The patient is a 73-year-old woman whose right ankle, for the past 5 years, had arthritis pain rated as 8 out of 10, and swelling and stiffness that severely limited her ability to walk. She had failed other treatments including medications, injections, a brace and a boot. Her past medical history included a total hip replacement, and she had significant deformity and limitation of ambulation due to pain and stiffness from post-traumatic arthritis in her ankle. Her activity was severely limited. She was able only to walk short distances using a cane for support. She was no longer able to swim, bicycle, or hike, activities she enjoyed and which helped her to control her weight. She felt she was too high a risk for an ankle fusion or replacement, and sought an alternative solution. An analysis of her gait showed that she walked with very little push off the right foot and increased load on the left hip and knee. She was treated with a combination of injections of platelet-rich-plasma and later bone marrow aspirate concentrate to the ankle, and a series of injections of bone marrow aspirate concentrate to the joints of her right foot. At 3 months she reported 50% improvement, and at 9 months 70%. There was a gradual decrease in pain and swelling, and increase in push-off on the right foot. At one year she reported feeling the improvement in her ankle and foot was now plateauing, and she was encouraged to undergo a second series of injections to the ankle which she felt brought her close to 80% improvement. She reported a remarkable increase in ability to walk and improvement in her activity including weight control measures. She said she was now able to climb stairs normally instead of one step at a time with both legs on each step. She was overjoyed at what she termed a life transformation due to the improvement in her ankle and foot. Her gait analysis showed improved propulsion from the right foot. She has continued periodic injections to maintain her improvement, and now can occasionally use hiking as a continued method of weight control and enjoyment. She is very active and has demonstrated a significant delay in the progression of her ankle arthritis to date. She no longer considers herself a candidate for an ankle fusion.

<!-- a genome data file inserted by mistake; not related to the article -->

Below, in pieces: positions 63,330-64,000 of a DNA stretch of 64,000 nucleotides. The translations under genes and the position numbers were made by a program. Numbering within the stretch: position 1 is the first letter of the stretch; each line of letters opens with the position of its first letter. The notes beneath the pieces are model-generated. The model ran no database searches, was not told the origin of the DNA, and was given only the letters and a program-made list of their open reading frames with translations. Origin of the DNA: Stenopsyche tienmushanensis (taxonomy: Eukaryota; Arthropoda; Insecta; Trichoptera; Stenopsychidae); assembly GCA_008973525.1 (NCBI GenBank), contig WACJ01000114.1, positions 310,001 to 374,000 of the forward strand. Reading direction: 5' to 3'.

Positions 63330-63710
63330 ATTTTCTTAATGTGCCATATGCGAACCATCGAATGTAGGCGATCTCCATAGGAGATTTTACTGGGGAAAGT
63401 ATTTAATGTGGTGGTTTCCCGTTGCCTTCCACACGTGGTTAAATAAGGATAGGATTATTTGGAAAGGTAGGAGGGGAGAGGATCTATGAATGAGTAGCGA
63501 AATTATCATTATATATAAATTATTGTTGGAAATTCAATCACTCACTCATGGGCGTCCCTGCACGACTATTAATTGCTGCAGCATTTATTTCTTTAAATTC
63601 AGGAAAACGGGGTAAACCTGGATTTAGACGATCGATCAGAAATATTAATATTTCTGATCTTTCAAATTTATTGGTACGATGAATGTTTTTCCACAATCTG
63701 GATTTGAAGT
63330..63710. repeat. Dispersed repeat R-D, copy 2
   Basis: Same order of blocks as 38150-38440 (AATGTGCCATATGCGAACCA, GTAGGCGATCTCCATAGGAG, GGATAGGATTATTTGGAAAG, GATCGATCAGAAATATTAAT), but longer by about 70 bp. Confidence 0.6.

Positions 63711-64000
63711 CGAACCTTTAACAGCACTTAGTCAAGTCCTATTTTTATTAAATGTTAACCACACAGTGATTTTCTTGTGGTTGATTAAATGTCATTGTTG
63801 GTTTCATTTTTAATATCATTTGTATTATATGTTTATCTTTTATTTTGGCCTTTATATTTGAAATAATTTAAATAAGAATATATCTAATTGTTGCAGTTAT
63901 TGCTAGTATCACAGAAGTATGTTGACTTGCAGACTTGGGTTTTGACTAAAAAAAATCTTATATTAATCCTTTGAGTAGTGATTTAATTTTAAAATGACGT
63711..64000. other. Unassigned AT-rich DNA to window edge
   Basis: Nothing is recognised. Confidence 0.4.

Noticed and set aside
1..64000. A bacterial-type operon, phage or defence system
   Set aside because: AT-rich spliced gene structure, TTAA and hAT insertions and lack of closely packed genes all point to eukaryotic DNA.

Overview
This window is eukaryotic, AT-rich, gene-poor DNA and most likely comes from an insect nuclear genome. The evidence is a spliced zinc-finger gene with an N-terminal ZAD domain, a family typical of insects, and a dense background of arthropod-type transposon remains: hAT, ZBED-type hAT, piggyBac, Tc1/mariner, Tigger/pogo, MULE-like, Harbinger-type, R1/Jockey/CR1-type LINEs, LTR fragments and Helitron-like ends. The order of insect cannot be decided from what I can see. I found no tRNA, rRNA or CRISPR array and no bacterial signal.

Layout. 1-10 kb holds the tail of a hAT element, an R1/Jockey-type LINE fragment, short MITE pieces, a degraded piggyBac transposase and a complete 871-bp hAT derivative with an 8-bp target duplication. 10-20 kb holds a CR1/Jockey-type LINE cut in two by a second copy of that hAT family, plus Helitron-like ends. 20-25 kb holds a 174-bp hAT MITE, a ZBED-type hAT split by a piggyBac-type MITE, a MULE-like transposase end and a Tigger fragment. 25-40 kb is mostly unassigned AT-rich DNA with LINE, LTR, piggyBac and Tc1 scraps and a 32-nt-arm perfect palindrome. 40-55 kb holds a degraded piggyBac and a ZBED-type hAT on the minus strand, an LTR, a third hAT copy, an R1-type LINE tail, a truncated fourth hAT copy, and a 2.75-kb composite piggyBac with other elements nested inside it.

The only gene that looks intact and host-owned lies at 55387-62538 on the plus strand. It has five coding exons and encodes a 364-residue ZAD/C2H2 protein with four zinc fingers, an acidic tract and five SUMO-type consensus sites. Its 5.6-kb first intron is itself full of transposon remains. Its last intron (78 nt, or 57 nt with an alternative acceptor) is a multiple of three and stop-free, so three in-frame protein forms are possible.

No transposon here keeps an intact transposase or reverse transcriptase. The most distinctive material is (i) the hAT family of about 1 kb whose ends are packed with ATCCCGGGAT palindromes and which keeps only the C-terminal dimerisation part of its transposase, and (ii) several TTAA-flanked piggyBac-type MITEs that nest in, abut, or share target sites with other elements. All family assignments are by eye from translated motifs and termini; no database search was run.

Case Study 3: How Proper Foot Care Transformed a Life